support (Virtual FAT).  Sorry, I don't know the command to mount a Fat32
partition, but I'm sure the above command doesn't work.

I'm still trying to make my NT and Caldera dual boot.


> When I do this, I get:

> /mnt/dos   does not exist

> What am I doing wrong?

> Scott



> > mount -t vfat /mnt/dos /dev/hda1               (or whatever drive your
dos
> > partition is)

> > To make this automatic put the following line in your /etc/fstab (if you
> don't
> > already have it):

> > /dev/hda1               /mnt/dos                vfat    defaults
0
> 0


> > > I am a newbie with Linux, just installed a dual boot Win98/Red Hat
v5.2.
> > > Could someone give me some straightforward instructions on how to
mount
> the
> > > DOS file system in Linux.  Thanks!!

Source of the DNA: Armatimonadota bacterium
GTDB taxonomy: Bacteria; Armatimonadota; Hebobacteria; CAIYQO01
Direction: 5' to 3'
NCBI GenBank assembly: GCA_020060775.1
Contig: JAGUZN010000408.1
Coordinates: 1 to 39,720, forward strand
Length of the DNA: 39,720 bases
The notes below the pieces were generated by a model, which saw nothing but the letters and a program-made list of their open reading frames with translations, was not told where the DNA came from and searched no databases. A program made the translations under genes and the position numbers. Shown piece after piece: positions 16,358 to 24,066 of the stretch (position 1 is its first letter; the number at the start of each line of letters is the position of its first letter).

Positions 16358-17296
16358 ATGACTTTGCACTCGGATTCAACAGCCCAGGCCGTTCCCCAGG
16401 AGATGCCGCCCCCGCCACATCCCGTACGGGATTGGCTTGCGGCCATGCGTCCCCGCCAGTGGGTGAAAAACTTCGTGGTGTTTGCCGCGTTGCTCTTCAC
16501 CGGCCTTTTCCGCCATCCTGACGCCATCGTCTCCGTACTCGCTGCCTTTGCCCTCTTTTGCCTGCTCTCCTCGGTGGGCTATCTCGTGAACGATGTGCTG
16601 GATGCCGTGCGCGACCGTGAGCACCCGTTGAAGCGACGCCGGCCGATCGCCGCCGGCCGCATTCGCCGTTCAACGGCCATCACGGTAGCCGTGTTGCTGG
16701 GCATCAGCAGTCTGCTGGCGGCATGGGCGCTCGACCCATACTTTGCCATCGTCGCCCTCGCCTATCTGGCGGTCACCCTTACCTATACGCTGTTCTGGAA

How to mounting the DOS file system

Post by Magicia » Sun, 31 Dec 1899 09:00:00


I just read an earlier thread about mounting Fat32.

Try "mount -t fat32 /mnt/dos /dev/hda1"


> When I do this, I get:

> /mnt/dos   does not exist

> What am I doing wrong?

> Scott



> > mount -t vfat /mnt/dos /dev/hda1               (or whatever drive your
dos
> > partition is)

> > To make this automatic put the following line in your /etc/fstab (if you
> don't
> > already have it):

> > /dev/hda1               /mnt/dos                vfat    defaults
0
> 0


> > > I am a newbie with Linux, just installed a dual boot Win98/Red Hat
v5.2.
> > > Could someone give me some straightforward instructions on how to
mount
> the
> > > DOS file system in Linux.  Thanks!!

 
 
 

How to mounting the DOS file system

Post by Scot » Sun, 31 Dec 1899 09:00:00